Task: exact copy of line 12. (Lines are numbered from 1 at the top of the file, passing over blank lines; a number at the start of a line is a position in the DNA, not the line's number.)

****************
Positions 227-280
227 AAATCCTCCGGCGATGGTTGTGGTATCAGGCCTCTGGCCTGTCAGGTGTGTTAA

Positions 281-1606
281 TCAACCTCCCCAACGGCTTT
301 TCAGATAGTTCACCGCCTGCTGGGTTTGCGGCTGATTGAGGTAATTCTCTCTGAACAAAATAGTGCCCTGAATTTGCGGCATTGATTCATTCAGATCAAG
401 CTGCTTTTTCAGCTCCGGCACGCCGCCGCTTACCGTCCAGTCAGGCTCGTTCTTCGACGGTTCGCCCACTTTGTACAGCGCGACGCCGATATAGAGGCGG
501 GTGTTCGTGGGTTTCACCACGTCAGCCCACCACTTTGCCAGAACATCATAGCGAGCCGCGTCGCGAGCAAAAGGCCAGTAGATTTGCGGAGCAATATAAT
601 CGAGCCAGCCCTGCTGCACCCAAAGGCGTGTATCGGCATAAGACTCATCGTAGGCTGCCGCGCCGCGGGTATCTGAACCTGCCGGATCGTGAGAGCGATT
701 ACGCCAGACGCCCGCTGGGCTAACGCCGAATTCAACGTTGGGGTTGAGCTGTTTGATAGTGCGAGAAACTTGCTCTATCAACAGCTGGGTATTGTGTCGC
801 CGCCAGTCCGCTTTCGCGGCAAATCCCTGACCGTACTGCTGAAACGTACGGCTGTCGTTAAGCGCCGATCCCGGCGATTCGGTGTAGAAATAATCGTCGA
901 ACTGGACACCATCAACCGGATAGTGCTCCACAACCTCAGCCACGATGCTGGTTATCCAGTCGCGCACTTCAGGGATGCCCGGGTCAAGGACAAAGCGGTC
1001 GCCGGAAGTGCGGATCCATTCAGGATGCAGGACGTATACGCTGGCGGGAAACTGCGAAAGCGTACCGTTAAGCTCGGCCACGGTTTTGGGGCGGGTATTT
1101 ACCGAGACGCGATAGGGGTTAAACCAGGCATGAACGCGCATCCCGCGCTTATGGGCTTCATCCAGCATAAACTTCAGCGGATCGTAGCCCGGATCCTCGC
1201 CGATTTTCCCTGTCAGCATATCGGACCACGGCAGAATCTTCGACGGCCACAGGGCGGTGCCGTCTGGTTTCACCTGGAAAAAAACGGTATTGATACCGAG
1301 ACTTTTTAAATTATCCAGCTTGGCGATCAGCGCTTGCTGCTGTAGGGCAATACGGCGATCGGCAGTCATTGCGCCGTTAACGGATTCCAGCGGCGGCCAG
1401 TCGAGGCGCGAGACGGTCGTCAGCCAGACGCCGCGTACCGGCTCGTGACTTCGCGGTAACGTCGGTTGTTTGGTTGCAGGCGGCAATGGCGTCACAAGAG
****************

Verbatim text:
1001 GCCGGAAGTGCGGATCCATTCAGGATGCAGGACGTATACGCTGGCGGGAAACTGCGAAAGCGTACCGTTAAGCTCGGCCACGGTTTTGGGGCGGGTATTT